In our society, women are often very shy when going to see a doctor about issues with their menstrual cycles, especially single women.
Ry, 22, said she sometimes wouldn’t get her period for nearly six months, but she dared not go see a doctor because she didn’t want the doctor to see her female genitalia. She added, “Sometimes I suffer from severe cramps but still I just didn’t want to see a doctor. Luckily, later on my period would go back to normal.”
Besides the period issues, Ry got into a bad moto accident two years ago and was badly hurt in her groin area, drawing blood. Still, she kept it to herself and refused to go to receive medical attention.
“First I just thought the skin tore and bled but later I felt that it was something far more serious,” Ry said.
Regarding girls who are too afraid to get female health checks, Uy Sopha, an obstetrician-gynecologist at Calmet Hospital suggested, “women should not fear the doctor or getting checked out for menstrual problems. Going to the doctor for these issues does not deprive them of their virginity as many girls think.”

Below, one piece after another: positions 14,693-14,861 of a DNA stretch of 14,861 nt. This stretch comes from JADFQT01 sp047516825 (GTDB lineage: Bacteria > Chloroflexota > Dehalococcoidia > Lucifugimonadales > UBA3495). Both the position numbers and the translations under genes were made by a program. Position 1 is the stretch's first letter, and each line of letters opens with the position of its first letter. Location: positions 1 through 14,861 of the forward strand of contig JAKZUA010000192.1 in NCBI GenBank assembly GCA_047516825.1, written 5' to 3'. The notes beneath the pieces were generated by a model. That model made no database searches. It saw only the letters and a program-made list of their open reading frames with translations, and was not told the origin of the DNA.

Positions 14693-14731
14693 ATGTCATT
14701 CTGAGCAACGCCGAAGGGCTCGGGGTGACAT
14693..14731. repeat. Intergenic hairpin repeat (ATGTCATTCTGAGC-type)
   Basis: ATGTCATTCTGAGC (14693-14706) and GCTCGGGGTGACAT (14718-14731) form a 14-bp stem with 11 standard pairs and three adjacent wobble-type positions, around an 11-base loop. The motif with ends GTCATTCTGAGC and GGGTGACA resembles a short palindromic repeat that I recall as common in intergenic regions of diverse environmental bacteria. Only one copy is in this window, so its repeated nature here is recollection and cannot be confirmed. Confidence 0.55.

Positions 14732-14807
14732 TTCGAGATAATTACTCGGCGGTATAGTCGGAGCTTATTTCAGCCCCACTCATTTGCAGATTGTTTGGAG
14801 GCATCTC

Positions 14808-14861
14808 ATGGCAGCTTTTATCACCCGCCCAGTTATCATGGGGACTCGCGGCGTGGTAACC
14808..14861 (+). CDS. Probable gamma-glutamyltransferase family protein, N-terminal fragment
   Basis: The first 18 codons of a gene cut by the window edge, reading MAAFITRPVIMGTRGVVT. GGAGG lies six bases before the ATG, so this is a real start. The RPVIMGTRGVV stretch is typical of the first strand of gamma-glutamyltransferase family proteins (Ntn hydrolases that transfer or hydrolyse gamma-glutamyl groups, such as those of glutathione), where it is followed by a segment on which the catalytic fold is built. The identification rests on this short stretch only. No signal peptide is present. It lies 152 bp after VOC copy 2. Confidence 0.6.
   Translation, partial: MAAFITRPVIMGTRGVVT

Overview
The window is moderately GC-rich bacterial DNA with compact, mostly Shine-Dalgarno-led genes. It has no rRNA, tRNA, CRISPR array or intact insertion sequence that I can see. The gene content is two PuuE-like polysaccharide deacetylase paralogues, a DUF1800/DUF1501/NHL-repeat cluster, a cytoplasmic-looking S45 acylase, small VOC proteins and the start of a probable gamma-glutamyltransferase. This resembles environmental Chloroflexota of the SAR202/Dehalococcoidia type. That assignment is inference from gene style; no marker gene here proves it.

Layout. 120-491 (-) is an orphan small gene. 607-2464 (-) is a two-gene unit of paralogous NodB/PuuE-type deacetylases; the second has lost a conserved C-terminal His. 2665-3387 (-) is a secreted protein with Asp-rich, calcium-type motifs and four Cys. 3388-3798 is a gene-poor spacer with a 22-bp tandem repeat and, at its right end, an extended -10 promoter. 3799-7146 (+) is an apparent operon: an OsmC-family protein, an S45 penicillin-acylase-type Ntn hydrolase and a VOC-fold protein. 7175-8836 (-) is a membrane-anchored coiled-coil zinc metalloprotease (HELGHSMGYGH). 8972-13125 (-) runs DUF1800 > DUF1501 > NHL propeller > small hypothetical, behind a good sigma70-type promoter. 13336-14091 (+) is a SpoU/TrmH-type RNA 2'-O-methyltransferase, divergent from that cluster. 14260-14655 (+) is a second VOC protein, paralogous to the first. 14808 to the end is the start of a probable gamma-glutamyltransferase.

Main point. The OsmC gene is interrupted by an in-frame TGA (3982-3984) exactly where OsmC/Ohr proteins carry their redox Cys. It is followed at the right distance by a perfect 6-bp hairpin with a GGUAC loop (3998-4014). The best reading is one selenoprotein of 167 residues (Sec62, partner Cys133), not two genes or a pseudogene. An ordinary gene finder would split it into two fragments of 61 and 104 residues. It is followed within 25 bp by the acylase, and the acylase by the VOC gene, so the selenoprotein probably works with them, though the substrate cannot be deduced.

Sopha added that it is better to get checked so the proper treatment can be given. Nowadays uterine cancer is the second-most-fatal disease for women, after breast cancer. An annual check and vaccination is essential, especially for women aged 15 and up who have had no sexual intercourse. Though, women in their 20s who are sexually active should still get the vaccination and checkup to make sure they do not have cancer, which is not easily detected.
Sexual intercourse even without instances of uterine cancer can lead to other problems such as sexually transmitted diseases or unplanned pregnancies. In some cases, pregnant women as young as 18 try to abort their fetus with illegal drugs, causing a plethora of health risks also to the mother.
Finally, Sopha recommends that all women should check with the doctors regularly to prevent diseases. Those who have premarital sex with no protection should get checked to get information about how to prevent STDs and the risk of uterine cancer even if there are no physical symptoms yet.